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  38.  10
    The Schengen Information System and Data Retention. On Surveillance, Security and Legitimacy in the European Union.Elisa Orrù - 2017 - In Elisa Orrù, Maria Grazia Porcedda & Sebastian Weydner-Volkmann (eds.), Rethinking Surveillance and Control. Beyond the 'Security vs. Privacy' Debate. Baden-Baden: Nomos. pp. 115-136.
    As a technique of social control based on the collection of information, surveillance has been a central instrument of any administrative power since the modern era. Surveillance, however, can be carried out in different ways and these can provide important information on the basic features of a particular political system. Indeed, the introduction of surveillance measures has an impact on key relationships of a political system, such as liberty and security, autonomy and authority. When a political system (...)
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  39.  20
    Empowerment or Repression? Opening Up Questions of Identification and Surveillance in Brazil Through a Case of 'Identity Fraud'.David Murakami Wood & Rodrigo Firmino - 2009 - Identity in the Information Society 2 (3):297-317.
    A real but typical case of identity fraud is used to open up the complex web of identification systems in Brazil. It is argued that identification has two poles related to the nature of citizenship—repression and inclusion—and that reactions from citizens to new identification schemes can be attributed to how they view the purpose of the cards in these terms. In Brazil, a sense of inclusion and citizenship based on a fear of anonymity and exclusion predominates leading to widespread support (...)
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  40. Surveillance Ethics: An Introduction.Kevin Macnish - 2017 - London: Routledge.
  41.  7
    Surveillance Studies: Perspektiven Eines Forschungsfeldes.Nils Zurawski (ed.) - 2007 - Budrich.
  42.  23
    Data Capitalism: Redefining the Logics of Surveillance and Privacy.Sarah Myers West - 2019 - Business and Society 58 (1):20-41.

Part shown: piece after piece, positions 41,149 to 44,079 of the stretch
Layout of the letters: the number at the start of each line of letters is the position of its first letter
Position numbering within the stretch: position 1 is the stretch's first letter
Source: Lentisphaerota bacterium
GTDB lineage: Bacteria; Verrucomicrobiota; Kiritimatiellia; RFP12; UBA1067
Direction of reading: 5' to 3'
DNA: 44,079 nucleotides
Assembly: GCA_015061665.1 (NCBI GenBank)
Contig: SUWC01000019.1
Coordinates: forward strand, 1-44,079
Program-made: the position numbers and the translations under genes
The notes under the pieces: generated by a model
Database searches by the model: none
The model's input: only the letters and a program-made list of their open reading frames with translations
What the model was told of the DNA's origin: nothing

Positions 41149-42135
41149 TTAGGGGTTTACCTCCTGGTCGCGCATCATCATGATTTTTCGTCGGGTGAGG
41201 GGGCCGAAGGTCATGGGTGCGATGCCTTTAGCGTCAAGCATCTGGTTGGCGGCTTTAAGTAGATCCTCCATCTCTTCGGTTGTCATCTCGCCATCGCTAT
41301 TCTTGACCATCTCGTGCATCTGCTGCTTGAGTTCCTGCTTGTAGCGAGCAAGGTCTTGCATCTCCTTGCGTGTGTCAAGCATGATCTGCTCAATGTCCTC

This article provides a history of private sector tracking technologies, examining how the advent of commercial surveillance centered around a logic of data capitalism. Data capitalism is a system in which the commoditization of our data enables an asymmetric redistribution of power that is weighted toward the actors who have access and the capability to make sense of information. It is enacted through capitalism and justified by the association of networked technologies with the political and social benefits of online (...)
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  43.  33
    Telecare, Surveillance, and the Welfare State.Tom Sorell & Heather Draper - 2012 - American Journal of Bioethics 12 (9):36-44.
    In Europe, telecare is the use of remote monitoring technology to enable vulnerable people to live independently in their own homes. The technology includes electronic tags and sensors that transmit information about the user's location and patterns of behavior in the user's home to an external hub, where it can trigger an intervention in an emergency. Telecare users in the United Kingdom sometimes report their unease about being monitored by a ?Big Brother,? and the same kind of electronic tags that (...)
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  44.  9
    Trust in Surveillance: A Reply to Etzioni.Glen Whelan - 2019 - Journal of Business Ethics 156 (1):15-19.
    Etzioni has recently proposed that the success of Internet enabled commerce is surprising due to what I label the “trust in strangers” problem. In here responding to Etzioni, I argue that the “trust in strangers” problem effectively dissolves once it is recognized that current manifestations of Internet commerce are not associated with high levels of anonymity, but rather, with high levels of surveillance. In doing so, I first outline how data capitalism and security considerations have contributed to Internet (...) being close to ubiquitous. Following this, I differentiate between three types of surveillance—i.e. top-down, bottom-up, networked—that many people who digitally connect rely upon. In concluding, I emphasize my basic argument. Namely, that it is “trust in surveillance”, rather than “trust in strangers”, that supports current manifestations of commerce online. (shrink)
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  45.  24